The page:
As more of the human genome is identified and characterized, new frontiers open for therapeutics. “The RNA interference (RNAi) research space continues to explode,” explains Susan Magdaleno, Ph.D., senior manager of scientists, RNAi technologies R&D, Life Technologies. “We are actually expanding into new content. Part of it is a result of the exploding data coming from next-gen sequencing—when you look at that content, it’s not messenger RNA. There are a lot of RNAs there that have yet to be characterized.”
“RNAi is a fast moving field—even incremental advances can result in high-profile publications,” agrees Paloma Giangrande, Ph.D., assistant professor, department of internal medicine, University of Iowa. “The promise of RNAi gets people excited, and any progress gets RNAi closer to the clinic.”
At CHI’s “RNA Interference: From Tools to Therapies” conference to be held in San Francisco next month, some of the latest tools and best practices captured from labs across academia and pharma will be described.
A noncoding RNA (ncRNA) is a functional RNA molecule that is not translated into a protein. ncRNA genes include highly abundant and functionally important RNAs such as transfer RNA (tRNA) and ribosomal RNA (rRNA). The number of ncRNAs encoded within the human genome is unknown, but Dr. Magdaleno says that her group’s efforts are to bring some functional analysis to ncRNA. “We’re starting to link ncRNA to disease, and it’s starting to grab the attention of investigators.”
ncRNA opens up novel targets for therapeutics. “Not all disease can be explained by changes in proteins, and there is only so much you can discover in proteins,” she adds. “Epigenetics is another area that is being greatly explored. ncRNAs might be influencing regulation at the epigenetic levels. The trick is to develop the tools that will allow robust functional analysis.”
Life Technologies developed a suite of integrated tools and workflows to discover, validate, and knock-down ncRNA to accelerate understanding of the function of ncRNA in the cell. At the conference, Dr. Magdaleno will describe requirements for using siRNAs to knock-down ncRNA and will highlight the application of siRNAs to investigate ncRNA function in regulating mitosis and apoptosis in normal and cancer cells.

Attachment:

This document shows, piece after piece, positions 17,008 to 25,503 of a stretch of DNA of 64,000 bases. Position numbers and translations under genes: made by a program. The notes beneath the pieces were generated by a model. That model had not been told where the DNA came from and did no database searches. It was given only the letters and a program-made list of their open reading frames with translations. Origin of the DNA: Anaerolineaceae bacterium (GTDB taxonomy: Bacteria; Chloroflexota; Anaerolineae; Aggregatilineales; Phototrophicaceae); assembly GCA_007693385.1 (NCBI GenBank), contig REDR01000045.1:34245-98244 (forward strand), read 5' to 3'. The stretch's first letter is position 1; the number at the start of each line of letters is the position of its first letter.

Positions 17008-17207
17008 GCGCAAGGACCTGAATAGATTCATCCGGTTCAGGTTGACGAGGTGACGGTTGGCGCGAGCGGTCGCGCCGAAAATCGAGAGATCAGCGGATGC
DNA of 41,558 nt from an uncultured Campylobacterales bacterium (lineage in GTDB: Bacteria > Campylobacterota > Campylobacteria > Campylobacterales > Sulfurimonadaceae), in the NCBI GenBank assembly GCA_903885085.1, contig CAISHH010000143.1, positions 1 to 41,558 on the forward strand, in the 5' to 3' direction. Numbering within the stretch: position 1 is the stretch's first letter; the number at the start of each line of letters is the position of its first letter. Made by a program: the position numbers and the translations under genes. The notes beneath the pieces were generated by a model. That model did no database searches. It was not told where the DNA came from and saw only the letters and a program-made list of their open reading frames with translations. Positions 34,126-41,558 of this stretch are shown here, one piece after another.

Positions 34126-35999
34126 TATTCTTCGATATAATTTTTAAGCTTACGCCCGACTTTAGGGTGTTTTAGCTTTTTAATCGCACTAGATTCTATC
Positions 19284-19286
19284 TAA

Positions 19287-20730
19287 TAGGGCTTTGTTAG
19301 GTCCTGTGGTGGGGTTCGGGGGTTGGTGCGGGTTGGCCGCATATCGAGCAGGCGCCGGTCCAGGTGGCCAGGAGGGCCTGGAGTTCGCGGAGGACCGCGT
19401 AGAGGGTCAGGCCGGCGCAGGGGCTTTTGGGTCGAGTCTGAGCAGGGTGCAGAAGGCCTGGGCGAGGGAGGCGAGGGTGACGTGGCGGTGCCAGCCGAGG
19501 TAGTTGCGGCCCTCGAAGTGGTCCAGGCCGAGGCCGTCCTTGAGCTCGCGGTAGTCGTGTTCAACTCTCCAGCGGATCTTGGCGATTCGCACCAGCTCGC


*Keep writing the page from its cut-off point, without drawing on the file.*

“ncRNAs are not as well-characterized as messenger RNAs and many are not as abundantly expressed as messenger RNAs—low abundance is a challenge; many are only present under specific conditions. We don’t know why they are there, what happens to them, and whether we can develop therapeutic solutions based on ncRNA.”
Dr. Magdaleno’s group develops best practices for studying ncRNAs, which is not without challenges. “The ones we are focusing on are greater than 180 nucleotides. These are not highly characterized, there is no single fundamental source database of ncRNAs, nor is there an agreed upon definition of an ncRNA database. We are early in this field, but it’s important to determine functionality of these RNA species. We have the technology, but workflows still need to be figured out.”
Another quickly evolving area is Transkingdom RNA interference (tkRNAi), which takes a Trojan horse approach to solve one of the key challenges to RNAi therapeutics—delivery of the RNAi into the cell. Cequent Pharmaceuticals uses live attenuated bacteria to produce and deliver RNAi from the luminal side to the GI mucosa, allowing oral administration.